So, in search of a restaurant near Vienna, where my mom was visiting, I came upon this thread. I really enjoyed my meal here.

I’d say the only real disappointment was the renovation. It doesn’t appear that much was preserved of what may well have been a quite interesting building in the course of a rather uninspired, albeit costly makeover. As noted above, the bar was ear-splittingly loud, but little of the din made it to the upstairs dining room, which was bustling but didn’t affect table conversation.

I mentioned to our server that I’d learned about the restaurant on DR. Apparently the GM, Mark, overheard me, as he appeared moments later bearing a photocopy of Kliman's review in the Washingtonian. He also told us that the restaurant had been gotten a Best of Washington nod in the December issue of the magazine, which just hit the stands that day.

The breads were quite good. The sweetrolls were my favorite; an Italian featherbread and a darker one whose name I can’t recall were also served. The butter was too warm, though, degrading the effect of the fleur de sel that was supposed to coat it.

For starters, mom and gf each had a salad – the Clarendon and the apple/endive. Both were generous and well composed. I had the Calhoun’s ham, and it was delicious, served in thin slices. The spätzle were a tad small perhaps, but a perfect complement. The sauce was flavored with maple syrup, I believe, and was really, really good. The recommended, somewhat sweet Riesling paired well with this dish.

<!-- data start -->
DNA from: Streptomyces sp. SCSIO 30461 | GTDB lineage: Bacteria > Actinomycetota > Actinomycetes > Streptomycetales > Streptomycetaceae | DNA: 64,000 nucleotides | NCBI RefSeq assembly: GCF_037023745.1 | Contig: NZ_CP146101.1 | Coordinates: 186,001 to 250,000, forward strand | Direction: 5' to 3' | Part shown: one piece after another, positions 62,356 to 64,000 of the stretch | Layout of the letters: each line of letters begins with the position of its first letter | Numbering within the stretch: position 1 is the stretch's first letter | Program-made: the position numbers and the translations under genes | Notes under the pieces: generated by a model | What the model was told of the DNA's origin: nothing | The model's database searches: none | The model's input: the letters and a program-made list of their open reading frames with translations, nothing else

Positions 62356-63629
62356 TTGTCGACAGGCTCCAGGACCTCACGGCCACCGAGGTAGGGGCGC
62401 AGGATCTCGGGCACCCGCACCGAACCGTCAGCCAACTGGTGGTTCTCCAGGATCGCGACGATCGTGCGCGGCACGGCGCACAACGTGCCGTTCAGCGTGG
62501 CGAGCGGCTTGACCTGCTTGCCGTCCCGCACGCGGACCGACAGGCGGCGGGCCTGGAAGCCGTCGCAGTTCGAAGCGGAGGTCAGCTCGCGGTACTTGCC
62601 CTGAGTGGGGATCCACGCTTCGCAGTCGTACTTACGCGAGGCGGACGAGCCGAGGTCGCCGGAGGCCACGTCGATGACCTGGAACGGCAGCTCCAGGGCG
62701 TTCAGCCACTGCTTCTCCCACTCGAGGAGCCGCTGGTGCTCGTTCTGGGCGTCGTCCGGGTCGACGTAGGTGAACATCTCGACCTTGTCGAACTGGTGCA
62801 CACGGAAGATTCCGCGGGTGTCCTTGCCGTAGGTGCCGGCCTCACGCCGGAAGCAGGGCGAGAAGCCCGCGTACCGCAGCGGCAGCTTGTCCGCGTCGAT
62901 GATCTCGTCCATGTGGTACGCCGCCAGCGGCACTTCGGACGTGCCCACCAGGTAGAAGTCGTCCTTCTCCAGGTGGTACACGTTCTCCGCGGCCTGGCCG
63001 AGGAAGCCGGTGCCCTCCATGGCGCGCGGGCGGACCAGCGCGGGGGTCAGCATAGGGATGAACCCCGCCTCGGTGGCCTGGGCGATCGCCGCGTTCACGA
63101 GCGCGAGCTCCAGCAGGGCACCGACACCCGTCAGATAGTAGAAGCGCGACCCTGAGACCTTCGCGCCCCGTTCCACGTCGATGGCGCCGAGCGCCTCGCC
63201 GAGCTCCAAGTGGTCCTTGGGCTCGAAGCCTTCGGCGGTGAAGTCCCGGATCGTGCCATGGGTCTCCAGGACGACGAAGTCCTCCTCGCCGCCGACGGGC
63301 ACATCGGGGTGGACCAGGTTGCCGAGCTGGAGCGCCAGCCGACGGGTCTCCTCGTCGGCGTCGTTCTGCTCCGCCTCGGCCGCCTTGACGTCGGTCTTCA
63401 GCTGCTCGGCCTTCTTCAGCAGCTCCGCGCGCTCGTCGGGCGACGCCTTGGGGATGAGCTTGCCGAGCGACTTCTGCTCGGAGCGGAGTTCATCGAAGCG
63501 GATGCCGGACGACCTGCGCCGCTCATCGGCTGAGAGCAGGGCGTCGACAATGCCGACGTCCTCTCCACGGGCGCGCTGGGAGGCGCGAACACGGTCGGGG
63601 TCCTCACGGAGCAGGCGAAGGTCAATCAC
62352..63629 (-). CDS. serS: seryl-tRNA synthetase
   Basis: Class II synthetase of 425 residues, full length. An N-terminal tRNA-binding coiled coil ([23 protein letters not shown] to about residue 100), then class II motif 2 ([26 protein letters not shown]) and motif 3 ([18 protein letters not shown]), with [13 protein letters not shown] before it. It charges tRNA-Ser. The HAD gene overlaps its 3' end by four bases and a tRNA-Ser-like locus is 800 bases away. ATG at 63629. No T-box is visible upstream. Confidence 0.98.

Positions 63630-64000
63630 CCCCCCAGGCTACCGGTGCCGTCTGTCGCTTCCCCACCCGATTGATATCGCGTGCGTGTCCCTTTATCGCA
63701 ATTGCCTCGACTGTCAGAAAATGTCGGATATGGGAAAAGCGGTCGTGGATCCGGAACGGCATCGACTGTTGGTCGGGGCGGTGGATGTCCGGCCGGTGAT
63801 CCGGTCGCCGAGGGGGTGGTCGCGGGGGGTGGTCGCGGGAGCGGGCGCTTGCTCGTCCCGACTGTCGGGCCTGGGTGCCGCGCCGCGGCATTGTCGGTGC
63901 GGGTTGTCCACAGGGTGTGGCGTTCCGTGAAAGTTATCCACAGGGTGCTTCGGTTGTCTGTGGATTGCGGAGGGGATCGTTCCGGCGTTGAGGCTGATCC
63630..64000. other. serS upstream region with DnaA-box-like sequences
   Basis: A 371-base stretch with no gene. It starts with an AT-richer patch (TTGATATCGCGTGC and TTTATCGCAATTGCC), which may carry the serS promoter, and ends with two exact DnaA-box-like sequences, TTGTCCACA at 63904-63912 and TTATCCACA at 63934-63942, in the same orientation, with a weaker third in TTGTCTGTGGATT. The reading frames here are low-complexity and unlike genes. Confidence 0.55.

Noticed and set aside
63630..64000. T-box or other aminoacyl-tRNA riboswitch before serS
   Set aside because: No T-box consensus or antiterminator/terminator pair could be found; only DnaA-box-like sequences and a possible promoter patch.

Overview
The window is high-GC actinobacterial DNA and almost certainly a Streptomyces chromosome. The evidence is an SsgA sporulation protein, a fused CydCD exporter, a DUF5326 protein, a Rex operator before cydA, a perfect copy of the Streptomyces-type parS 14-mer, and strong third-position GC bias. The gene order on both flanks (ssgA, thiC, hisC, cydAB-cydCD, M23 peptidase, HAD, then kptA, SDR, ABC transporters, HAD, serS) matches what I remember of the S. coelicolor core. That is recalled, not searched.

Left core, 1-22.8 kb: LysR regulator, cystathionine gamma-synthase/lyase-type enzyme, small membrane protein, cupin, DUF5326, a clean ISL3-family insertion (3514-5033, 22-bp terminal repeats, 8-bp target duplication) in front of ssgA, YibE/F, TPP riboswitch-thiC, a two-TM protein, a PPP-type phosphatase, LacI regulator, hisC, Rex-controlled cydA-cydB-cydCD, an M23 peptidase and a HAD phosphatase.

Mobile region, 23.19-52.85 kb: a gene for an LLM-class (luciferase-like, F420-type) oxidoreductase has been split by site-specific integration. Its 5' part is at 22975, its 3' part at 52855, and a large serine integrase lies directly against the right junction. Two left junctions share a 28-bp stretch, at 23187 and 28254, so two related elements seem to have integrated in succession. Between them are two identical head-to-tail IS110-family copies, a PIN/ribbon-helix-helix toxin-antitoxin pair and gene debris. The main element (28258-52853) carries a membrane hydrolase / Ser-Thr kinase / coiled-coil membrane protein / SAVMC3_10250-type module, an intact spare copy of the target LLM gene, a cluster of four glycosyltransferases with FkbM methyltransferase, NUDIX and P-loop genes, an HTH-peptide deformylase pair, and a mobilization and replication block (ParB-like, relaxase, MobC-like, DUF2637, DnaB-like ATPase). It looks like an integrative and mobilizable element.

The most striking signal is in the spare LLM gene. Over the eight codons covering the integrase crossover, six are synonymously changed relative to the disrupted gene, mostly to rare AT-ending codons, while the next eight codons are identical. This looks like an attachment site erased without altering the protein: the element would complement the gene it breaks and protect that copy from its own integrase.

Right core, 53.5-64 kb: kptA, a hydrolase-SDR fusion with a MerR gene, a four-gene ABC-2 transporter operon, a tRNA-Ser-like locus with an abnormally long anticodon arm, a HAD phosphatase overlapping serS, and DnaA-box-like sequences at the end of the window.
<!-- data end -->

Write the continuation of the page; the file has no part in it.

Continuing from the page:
For mains, mom had the orata, which has replaced the char but is prepared identically. Very tasty. It had a really smoky bite, which I find surprising can be accomplished with smoked cranberry mostarda. I thought it had to be bacon. Gf had the eggplant ala Grecque, which was plated as a mini tower – unusual, in that it comes from the “wood burning oven” section of the menu. The eggplant was a bit underdone, but she enjoyed it all the same. My (New England?) bollito misto was very good. The veal cheek was spot on, the breast maybe a tad overdone, and the beef not boiled but rather a bit of the very tasty grilled hangar steak. But man, the cotechino – juicy, fatty, perfectly seasoned. Just excellent. The accompanying salsa verde was well-made and a smart, delicious complement to this dish. The Barbera was another good suggestion here.